We have a Facebook page and welcome contact via email seagalsgallery@ymail.com

 

NASGA:  What is your favorite beachcombing find?

I found a red marble very early on.  I sold it on an artsy seashell pin for $5.00.  Again, live and learn, right?  I’ve never found another.

NASGA:  How have you helped strengthen and support the NASGA Mission?

By continuing to get the message out to others that using genuine sea glass in natural state as found is true sea glass.  We also throw back any sea glass pieces that are not totally ready yet, to secure future sea glass finds.  Also, researching the history of found sea glass.

 

Meet NASGA’s 2015 Sea Glass Festival Lecturer, Christeena H. Minopetros

The North American Sea Glass Association’s 10th Annual Sea Glass Festival in Ocean City, Maryland will be held August 29-30th, 2015 and will feature three lectures on Saturday.  Each of the lectures will offer attendees a unique look into the historical significance of objects found along the region’s DelMarVa shorelines, and we’ll also have a lecture on Greek Sea Glass.

Christeena H. Minopetros will feature a lecture on Greek sea glass on Saturday at 3pm titled, “Greece and Her Islands, A Sea Glass Lover’s Dream”.  Join Christeena as she takes you on a sea glass journey through the Greek Islands. After spending the last 15 summers sailing and collecting sea glass in Greece, she will share her experiences, photos and maybe even some of her secret collecting sites.

Can you share what started your love of sea glass collecting and beach-combing?

Christeena's sea glass collection
Christeena’s sea glass collection

Some of my first memories are long summer days on the beach with my family in New Jersey. Shells, driftwood and sea glass were abundant back in those days, and we brought them home by the bucket full. Even though I did not work with sea glass professionally until many years later, I am sure that those magical days influenced my love of shorelines and beachcombing.

We know that you are from New Jersey and lived in Greece. Tell us a little about what took you to Greece and your early collecting experiences there?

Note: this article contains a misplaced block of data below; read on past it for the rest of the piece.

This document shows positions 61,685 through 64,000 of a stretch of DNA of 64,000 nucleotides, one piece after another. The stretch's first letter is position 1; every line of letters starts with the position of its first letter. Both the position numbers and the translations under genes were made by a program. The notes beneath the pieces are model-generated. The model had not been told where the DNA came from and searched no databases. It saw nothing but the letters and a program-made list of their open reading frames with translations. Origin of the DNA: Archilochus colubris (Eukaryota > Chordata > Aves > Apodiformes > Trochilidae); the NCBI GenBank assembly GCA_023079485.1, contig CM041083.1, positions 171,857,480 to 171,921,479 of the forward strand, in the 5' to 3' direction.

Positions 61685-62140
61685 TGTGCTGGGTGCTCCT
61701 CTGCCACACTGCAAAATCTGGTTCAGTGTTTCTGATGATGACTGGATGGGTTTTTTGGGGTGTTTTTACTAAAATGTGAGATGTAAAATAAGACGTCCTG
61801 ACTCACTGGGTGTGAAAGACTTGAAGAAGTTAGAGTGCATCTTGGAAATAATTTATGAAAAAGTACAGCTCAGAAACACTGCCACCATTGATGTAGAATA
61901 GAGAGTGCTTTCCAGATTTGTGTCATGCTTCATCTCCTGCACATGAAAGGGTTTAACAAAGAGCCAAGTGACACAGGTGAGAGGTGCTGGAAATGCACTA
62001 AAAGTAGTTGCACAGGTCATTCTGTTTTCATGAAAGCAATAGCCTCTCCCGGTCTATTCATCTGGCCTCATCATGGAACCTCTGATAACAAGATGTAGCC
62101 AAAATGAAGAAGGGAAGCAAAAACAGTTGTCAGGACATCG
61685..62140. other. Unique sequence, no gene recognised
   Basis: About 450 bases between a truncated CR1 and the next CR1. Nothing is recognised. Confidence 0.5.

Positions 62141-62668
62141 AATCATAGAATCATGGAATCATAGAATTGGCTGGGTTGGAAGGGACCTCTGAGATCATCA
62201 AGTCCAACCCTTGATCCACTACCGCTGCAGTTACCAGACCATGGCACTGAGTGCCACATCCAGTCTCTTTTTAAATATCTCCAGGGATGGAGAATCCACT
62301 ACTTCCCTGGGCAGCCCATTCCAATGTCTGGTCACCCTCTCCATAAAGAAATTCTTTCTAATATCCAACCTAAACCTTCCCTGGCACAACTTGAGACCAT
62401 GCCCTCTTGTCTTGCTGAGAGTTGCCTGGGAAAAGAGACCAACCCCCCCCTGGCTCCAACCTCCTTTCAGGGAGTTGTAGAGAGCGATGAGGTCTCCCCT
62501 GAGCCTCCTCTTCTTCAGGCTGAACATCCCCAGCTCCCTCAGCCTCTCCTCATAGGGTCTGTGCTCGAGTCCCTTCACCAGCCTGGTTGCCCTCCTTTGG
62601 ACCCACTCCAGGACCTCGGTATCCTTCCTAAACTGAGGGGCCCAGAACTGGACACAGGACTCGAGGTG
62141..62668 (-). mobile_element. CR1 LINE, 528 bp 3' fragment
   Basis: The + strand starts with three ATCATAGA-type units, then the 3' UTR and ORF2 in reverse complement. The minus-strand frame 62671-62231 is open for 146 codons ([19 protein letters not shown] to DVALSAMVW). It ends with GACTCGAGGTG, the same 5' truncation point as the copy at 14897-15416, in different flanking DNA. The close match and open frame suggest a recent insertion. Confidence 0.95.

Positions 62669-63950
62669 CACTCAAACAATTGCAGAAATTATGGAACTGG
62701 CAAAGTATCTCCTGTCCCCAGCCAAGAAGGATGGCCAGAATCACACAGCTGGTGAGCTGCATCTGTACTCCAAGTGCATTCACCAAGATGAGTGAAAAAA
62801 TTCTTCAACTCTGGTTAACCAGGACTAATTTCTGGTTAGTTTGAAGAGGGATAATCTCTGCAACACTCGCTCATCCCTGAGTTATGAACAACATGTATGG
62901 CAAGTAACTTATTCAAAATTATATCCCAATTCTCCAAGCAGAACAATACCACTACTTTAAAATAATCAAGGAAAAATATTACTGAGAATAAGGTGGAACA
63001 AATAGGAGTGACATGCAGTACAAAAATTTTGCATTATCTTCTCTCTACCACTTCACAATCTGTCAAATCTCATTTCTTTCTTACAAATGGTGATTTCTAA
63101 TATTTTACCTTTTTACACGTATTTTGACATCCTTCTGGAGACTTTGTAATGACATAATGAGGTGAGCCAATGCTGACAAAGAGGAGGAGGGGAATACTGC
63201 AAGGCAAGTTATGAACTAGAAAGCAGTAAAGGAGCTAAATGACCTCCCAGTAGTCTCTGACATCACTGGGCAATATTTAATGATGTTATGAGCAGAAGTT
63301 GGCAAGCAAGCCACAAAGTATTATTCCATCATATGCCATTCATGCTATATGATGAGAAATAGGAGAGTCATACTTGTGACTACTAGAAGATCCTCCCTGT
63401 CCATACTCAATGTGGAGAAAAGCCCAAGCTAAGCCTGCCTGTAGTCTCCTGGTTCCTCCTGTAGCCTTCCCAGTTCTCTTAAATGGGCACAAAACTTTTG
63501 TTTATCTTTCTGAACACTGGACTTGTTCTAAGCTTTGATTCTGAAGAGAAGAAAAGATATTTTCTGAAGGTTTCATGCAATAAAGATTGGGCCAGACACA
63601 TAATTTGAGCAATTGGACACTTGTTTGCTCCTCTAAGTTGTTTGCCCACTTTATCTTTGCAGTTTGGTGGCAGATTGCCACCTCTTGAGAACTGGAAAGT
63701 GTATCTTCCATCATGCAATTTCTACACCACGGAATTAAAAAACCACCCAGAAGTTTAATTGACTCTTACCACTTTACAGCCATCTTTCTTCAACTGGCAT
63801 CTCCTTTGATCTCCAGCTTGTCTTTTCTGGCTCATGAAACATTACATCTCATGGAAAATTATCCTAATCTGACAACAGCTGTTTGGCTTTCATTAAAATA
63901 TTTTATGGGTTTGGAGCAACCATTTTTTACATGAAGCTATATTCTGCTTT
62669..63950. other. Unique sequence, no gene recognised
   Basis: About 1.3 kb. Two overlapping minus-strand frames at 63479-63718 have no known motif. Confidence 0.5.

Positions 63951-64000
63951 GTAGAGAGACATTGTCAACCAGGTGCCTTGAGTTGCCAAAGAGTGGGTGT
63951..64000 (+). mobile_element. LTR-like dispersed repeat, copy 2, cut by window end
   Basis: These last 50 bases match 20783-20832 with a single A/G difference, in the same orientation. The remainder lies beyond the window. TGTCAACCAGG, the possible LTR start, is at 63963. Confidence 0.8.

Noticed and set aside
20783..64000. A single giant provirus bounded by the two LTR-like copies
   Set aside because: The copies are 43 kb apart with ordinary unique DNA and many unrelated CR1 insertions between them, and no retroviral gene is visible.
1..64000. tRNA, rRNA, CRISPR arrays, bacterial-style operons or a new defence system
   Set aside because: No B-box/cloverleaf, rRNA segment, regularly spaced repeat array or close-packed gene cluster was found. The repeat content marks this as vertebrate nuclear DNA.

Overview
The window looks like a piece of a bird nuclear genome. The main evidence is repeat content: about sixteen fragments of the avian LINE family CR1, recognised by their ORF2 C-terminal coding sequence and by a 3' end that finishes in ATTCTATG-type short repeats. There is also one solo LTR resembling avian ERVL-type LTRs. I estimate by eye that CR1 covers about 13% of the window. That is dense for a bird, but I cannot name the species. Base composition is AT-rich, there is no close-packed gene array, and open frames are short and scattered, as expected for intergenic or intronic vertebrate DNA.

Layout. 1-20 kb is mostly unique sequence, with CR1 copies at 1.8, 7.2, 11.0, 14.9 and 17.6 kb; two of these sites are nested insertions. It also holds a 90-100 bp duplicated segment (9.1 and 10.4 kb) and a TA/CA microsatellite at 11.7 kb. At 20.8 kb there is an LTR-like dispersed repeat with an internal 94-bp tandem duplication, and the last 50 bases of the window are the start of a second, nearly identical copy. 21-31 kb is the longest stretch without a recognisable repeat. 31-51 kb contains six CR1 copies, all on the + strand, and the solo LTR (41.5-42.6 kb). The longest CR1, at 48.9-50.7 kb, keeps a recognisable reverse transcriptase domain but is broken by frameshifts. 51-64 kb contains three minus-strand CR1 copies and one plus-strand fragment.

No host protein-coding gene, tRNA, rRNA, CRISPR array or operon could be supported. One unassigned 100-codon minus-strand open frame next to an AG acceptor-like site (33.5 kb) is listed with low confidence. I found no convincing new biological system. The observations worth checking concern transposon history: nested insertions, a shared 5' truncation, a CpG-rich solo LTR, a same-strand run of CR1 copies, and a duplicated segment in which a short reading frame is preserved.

The elusive sea glass marble
The elusive sea glass marble

I had a wonderful life in New Jersey. But after visiting Greece the first time on a sailing trip by myself for my 40th birthday, I fell in love with the country. One year later I sold everything including my flower shop that I had owned for 15 years and never looked back. Every night I would go to the beach to watch the sunset, I remember running my hand through the sand one night and finding sea glass, my aha moment. By the time I met my husband 5 months later my lovely little Greek veranda was filled with bowls, bottles and jars of the incredible gems.

As collectors ourselves, we know how exciting it is to find a special piece of sea glass, ceramic pottery or fossilized items. Do you have a special piece that you cherish more than others you’ve found? Describe the piece and historical significance, if applicable?

Sea Glass deck prism
Sea Glass deck prism found in NJ

This is a hard question because we have a massive unusual private collection. But many years ago on a bitter cold winter day in Point Pleasant Beach, New Jersey I spotted a small piece of clear/white sea glass peeking through the sand, and to my surprise it was this gorgeous deck prism. Used for centuries before electricity to radiate light below deck on sailing ships.

 

 

 

 

Is there a favorite beach that you like to frequent and refer to it as “your beach”?

Yes there is, and my hands start to shake as we approach it!  To call it a “beach” is a stretch, as it is really a cove between two mountains in the Greek Islands. The winds and currents bring what floats into the cove trapping the debris, delivering sea glass in abundance, making it a serious treasure trove for a sea glass collector.

You’ve traveled to many different places and walked many beaches during your travels. Where is your favorite place to collect?

Yes, I have been fortunate to have traveled many places in my life, but none have compared to beauty of the Greek Islands.

Do you have any beaches on your “Bucket list”?

Yes, my travel days are not over. Would love to visit the Amalfi Coast, Italy and Seaham, England but wherever we are we are always in search of sea glass.